In the Portland Press Herald yesterday Bob Keyes wrote an article about the work of Aaron Robinson. I am so proud of Aaron and the work he has done over the years. He is a former student of mine. The following is an excerpt from the article which you can read entirely at

Maine composer Aaron Robinson was reminded of Bernstein’s words while listening to media reports in the aftermath of terrorist attacks in Paris in the fall of 2015 that killed 130 people and injured 400 more. “One of the people interviewed was quoted as saying, ‘We’ve become numb with sorrow,’ ” Robinson said. “When I heard ‘numb with sorrow,’ I was already creating in my head.”



Who Are They? Waterfall Arts – Part 5

April 24, 2017

The Waterfall Family

This is the fifth of five blog posts in a series about Waterfall Arts, located in Belfast, and are posted April 20-24. Information is provided for the Maine Arts Ed blog readers to learn about community organizations and institutions that provide educational opportunities in the arts. You will learn that they are partnering with other organizations and schools to extend learning opportunities, not supplant.

Waterfall Arts (WA) was founded in 2000 on a rustic site in Montville by a group of local artists. Seventeen years later now located in a repurposed old schoolhouse in Belfast, WA is a vibrant midcoast arts hub with over 6000 visitors per year, still committed to its mission “to create community in harmony with nature through the transformative power of the arts.” WA offers resources to artists and arts enthusiasts of all ages, including classes, exhibitions, events, open media-specific studios (clay, print, and photography), free/sliding scale arts after-school programs for 4th-12th graders, public art projects, long-term studio space, and short-term rental facilities. As the co-founders and those involved are dedicated to an accessible, environmentally-sustainable center, they have embarked on a campaign to transform their old building into a model of creative energy efficiency and ADA-compliance.  Waterfall Arts is located at 265 High Street in Belfast. Website:, contact: or call 207.338.2222.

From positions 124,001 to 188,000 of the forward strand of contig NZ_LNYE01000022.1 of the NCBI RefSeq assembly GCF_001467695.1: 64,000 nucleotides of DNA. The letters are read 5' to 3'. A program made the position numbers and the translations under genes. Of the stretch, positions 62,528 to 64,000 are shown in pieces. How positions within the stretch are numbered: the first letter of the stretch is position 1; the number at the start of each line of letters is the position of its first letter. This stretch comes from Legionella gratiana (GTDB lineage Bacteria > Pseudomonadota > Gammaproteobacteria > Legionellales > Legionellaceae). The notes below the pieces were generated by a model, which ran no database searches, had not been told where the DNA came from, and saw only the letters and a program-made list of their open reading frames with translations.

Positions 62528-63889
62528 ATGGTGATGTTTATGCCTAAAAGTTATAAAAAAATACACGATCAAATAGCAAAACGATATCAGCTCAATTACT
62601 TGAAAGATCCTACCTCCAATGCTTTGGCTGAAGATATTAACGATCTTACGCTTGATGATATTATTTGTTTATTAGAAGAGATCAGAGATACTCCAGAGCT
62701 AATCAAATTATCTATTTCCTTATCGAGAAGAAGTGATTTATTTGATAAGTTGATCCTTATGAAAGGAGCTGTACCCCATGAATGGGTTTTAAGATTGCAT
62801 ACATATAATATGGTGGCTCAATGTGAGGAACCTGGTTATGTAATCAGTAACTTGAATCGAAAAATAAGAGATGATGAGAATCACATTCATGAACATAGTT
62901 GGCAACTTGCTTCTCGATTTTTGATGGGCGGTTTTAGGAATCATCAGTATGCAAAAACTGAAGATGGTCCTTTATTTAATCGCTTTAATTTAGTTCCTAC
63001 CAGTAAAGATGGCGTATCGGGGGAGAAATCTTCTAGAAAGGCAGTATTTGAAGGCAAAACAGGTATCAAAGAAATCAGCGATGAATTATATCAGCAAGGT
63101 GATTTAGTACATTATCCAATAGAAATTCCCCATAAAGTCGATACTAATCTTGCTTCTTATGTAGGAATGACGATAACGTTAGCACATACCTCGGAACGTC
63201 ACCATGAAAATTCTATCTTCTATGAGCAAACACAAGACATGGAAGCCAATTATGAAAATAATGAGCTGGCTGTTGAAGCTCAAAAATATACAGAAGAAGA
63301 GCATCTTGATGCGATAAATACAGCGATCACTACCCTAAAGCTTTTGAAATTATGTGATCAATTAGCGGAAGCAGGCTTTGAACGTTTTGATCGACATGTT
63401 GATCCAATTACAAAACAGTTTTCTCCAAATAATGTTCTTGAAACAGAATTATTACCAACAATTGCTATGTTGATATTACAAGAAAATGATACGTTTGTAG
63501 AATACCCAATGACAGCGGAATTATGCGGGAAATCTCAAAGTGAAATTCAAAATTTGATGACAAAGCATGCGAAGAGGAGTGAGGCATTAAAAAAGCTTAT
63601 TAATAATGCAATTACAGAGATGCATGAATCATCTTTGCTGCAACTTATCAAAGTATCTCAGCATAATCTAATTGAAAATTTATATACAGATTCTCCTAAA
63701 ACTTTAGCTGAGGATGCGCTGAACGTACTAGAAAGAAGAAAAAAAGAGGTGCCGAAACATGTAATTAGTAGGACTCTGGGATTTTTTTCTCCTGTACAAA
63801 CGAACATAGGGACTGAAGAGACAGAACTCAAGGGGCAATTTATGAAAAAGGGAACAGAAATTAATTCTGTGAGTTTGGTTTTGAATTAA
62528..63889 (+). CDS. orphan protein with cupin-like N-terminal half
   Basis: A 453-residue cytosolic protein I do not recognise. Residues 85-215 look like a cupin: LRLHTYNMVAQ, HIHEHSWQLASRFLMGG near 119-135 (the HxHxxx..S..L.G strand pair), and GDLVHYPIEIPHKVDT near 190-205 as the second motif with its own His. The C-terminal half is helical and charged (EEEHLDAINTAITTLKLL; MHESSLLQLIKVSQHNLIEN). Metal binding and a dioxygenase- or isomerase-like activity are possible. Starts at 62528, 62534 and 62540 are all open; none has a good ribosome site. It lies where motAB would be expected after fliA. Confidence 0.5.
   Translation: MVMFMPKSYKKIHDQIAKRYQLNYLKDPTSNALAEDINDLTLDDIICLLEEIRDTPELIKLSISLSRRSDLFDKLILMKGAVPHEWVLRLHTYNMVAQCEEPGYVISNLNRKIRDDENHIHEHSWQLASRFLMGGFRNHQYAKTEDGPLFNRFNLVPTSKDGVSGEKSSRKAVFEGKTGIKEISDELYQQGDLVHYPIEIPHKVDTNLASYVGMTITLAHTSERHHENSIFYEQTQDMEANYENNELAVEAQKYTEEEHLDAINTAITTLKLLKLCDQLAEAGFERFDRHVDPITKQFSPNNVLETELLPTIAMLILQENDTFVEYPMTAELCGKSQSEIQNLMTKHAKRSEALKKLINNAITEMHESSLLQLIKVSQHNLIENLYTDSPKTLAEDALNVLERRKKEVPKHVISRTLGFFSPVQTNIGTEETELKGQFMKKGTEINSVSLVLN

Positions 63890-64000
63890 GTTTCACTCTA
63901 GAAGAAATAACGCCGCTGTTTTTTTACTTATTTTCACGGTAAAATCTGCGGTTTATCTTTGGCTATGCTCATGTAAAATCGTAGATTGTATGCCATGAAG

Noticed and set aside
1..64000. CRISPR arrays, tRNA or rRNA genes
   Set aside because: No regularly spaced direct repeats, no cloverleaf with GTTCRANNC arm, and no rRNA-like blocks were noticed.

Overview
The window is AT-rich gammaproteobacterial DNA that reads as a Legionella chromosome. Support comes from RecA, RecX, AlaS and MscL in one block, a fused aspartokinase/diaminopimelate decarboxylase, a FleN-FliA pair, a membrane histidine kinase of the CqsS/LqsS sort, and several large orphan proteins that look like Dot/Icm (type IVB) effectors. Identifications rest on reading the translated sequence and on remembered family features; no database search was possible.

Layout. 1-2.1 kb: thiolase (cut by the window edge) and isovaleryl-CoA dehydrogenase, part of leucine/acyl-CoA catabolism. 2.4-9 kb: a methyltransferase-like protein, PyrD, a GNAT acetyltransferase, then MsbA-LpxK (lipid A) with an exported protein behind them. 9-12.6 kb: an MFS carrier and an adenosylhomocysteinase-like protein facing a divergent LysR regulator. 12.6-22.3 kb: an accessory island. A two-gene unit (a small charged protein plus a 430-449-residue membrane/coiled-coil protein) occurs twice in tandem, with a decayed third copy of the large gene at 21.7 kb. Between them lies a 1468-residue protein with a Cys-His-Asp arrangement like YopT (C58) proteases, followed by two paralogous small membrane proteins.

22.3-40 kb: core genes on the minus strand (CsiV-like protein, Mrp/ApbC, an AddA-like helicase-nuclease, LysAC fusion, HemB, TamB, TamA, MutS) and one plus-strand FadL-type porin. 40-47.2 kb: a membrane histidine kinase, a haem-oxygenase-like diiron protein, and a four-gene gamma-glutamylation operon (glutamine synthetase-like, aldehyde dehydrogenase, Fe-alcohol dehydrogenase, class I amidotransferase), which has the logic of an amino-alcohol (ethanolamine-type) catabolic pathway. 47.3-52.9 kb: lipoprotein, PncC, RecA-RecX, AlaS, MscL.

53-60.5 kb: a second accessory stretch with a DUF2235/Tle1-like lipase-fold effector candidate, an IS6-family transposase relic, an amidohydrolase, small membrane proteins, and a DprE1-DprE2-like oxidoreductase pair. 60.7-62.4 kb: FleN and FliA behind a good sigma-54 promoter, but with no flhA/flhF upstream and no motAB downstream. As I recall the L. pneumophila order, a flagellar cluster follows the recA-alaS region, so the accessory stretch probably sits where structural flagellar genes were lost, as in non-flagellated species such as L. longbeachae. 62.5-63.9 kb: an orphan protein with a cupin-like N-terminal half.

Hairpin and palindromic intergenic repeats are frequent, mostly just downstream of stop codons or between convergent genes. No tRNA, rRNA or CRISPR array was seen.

Waterfall Arts, Belfast

It was our Facility Manager’s birthday recently. Which is an awesome thing since we love to celebrate birthdays here at Waterfall Arts. Not just any ol’ office b-day party with a store-bought cake and candles, but a party with singing, stories, baskets of trinkets and special treats. One of us bakes, another brings a card and we each share a little of our own world. Lou and her husband process huge batches of the most delicious maple syrup – we each get a jar in our birthday basket. We give souvenirs from our journeys or samples of our artistic endeavors. We all eat way too much chocolate… We’re not just a team, we’re a family.

What does it take to create this dream team? Some say diversity. Some say clear goals and strategy. A fearless leader/visionary. Individual commitment. The perfect product or idea. Certainly public interest, funding, and creative thinking. Sure, all of these contribute to creating the perfect team — and the Waterfall team can check all these boxes. In addition we have an amazing group of volunteers. An active Board of Directors, successful granting records, dedicated donors, fantastic artist educators and a talented staff. And the community that convinced Waterfall Arts to move to Belfast 10 years ago continues to jump into our innovative programs and services.